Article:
This principle states that the price and volume must have a coordinated movement. The volume of a stock must follow its primary market trend and move in the corresponding direction.
In a bullish market, price and volume must move upward together. In a market that is primarily bearish, the volume must increase as the price reduces. It basically suggests that the increase in volume must be based on the primary trend and not the secondary trend.
Secondary trends are not reversals.
The secondary trend, as per the Dow theory, moves in the opposite direction of the primary trend, looking like a reversal. Charles Dow suggests that the market should be assessed based on the primary trend unless there is a clear indication of a reversal.
The relevance of Dow theory
Though the theory was formed over a century ago, it is still considered relevant in today’s stock market, as most investors prefer trading in the direction of the stock.
Since the theory uses a long-term perspective to analyse market trends and lays out the principles to follow during analysis, it is said to be easy and beneficial for investors.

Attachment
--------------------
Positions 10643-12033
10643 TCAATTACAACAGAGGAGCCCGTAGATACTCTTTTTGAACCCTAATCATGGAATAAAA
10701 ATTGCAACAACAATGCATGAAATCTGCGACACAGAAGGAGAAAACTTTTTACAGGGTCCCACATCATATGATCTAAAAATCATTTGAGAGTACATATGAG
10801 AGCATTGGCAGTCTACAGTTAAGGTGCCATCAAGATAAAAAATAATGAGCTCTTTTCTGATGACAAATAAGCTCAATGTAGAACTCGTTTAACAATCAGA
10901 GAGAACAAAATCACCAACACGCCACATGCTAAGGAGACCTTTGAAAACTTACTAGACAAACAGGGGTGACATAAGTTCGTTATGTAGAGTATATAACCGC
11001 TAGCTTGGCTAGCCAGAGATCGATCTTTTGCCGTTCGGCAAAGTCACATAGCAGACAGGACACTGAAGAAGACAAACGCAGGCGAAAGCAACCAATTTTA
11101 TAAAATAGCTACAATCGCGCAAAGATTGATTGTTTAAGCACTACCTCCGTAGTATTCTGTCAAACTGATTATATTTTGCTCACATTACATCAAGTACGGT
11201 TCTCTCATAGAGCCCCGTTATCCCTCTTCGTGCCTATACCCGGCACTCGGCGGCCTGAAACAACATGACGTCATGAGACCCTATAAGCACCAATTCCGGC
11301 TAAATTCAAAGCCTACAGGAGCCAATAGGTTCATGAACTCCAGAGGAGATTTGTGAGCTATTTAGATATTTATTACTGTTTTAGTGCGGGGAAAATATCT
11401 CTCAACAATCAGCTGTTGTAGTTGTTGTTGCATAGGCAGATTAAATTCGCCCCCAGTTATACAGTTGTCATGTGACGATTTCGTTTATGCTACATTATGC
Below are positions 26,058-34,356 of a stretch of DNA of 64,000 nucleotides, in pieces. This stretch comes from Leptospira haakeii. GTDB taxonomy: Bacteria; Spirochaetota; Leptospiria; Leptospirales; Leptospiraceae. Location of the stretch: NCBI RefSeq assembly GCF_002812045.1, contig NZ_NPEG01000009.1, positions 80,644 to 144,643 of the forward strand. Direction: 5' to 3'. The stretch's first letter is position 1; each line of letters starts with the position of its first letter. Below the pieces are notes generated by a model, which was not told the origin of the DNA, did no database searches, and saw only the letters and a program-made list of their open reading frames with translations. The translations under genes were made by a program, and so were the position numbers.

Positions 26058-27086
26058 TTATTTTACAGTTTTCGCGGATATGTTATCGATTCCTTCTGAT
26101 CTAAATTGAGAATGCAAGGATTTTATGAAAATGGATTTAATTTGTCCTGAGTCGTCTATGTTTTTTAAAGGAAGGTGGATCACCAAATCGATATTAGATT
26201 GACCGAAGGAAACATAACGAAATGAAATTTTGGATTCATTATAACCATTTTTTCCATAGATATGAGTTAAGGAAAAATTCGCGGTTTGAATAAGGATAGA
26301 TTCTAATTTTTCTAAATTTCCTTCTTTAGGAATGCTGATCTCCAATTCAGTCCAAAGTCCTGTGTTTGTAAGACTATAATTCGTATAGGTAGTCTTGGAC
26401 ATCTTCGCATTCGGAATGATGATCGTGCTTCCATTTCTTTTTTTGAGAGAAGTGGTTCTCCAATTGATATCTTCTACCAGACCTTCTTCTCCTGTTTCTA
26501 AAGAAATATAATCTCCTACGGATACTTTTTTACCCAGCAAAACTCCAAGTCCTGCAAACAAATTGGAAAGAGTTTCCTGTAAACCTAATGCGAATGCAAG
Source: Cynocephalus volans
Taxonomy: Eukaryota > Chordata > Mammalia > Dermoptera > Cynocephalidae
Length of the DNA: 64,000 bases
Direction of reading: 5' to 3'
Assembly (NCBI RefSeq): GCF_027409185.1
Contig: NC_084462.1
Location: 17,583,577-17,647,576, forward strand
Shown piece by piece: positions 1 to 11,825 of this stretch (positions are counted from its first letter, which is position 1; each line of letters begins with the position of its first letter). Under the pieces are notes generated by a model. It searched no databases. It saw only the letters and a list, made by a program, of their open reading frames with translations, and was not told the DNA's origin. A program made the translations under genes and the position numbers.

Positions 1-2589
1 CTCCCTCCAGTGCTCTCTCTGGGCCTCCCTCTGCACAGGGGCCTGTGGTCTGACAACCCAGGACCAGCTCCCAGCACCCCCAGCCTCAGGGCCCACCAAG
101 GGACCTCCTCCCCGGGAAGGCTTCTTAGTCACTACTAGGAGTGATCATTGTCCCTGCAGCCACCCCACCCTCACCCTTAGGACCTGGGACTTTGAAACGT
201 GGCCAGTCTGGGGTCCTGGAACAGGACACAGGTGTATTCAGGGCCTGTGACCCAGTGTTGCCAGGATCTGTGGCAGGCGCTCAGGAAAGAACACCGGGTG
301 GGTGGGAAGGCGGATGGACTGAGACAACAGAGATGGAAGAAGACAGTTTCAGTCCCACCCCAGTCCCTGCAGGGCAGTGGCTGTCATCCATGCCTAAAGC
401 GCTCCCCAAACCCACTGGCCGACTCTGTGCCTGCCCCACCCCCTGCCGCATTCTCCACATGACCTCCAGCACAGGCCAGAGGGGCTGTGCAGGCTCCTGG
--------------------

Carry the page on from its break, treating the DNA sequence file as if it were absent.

Despite the benefits, the Dow theory is subject to criticism as investors feel that the theory does not consider a broad approach to analyse market movements.
Market movements may depend on various external factors like political and economic situations. Hence, judging the market’s future movement based on past trends alone may not always be accurate.
The Dow theory is one of the significant indicators for the technical analysis of the stock market. It is generally considered an accurate tool that determines past trends of a stock.
However, it is always better for investors to combine this tool with other technical indicators that provide an all-around picture of the market to analyse the future movements of stocks.
Further reading: Essential guide to candlestick patterns for beginners